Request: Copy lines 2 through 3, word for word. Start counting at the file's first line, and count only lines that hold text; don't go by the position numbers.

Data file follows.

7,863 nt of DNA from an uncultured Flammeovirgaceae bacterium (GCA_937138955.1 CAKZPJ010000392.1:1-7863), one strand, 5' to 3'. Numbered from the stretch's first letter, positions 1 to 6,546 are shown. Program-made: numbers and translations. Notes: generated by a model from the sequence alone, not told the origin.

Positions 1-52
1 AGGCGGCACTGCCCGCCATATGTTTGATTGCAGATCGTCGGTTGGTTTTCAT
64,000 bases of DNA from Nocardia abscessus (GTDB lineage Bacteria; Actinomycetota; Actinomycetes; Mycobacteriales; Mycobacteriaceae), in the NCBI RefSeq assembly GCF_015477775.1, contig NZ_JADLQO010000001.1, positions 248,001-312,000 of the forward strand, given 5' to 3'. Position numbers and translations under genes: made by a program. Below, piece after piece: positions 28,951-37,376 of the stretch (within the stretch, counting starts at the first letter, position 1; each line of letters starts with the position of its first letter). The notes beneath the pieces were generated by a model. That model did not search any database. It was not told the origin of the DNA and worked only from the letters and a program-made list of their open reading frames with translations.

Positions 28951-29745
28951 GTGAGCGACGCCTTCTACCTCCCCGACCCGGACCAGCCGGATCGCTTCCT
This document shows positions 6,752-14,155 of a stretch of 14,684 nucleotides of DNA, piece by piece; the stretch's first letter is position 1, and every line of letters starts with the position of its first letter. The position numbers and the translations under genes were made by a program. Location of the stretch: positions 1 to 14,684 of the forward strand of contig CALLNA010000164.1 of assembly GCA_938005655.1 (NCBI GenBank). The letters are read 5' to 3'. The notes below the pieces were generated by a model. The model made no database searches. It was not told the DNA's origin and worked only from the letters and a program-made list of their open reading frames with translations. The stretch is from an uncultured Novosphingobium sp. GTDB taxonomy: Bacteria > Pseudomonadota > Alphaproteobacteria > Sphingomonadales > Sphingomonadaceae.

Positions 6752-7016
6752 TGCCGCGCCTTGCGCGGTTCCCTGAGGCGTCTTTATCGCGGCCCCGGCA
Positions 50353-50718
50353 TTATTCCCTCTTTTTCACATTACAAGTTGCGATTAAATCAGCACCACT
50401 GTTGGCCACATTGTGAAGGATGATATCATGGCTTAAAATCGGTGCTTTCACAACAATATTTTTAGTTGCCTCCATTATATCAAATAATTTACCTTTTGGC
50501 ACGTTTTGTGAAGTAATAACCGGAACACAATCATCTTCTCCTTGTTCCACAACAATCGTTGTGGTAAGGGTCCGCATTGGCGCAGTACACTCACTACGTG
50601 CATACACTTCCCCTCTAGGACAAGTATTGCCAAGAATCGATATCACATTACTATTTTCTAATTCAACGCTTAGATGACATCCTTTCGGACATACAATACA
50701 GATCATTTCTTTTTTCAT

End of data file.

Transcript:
Positions 1-52
1 AGGCGGCACTGCCCGCCATATGTTTGATTGCAGATCGTCGGTTGGTTTTCAT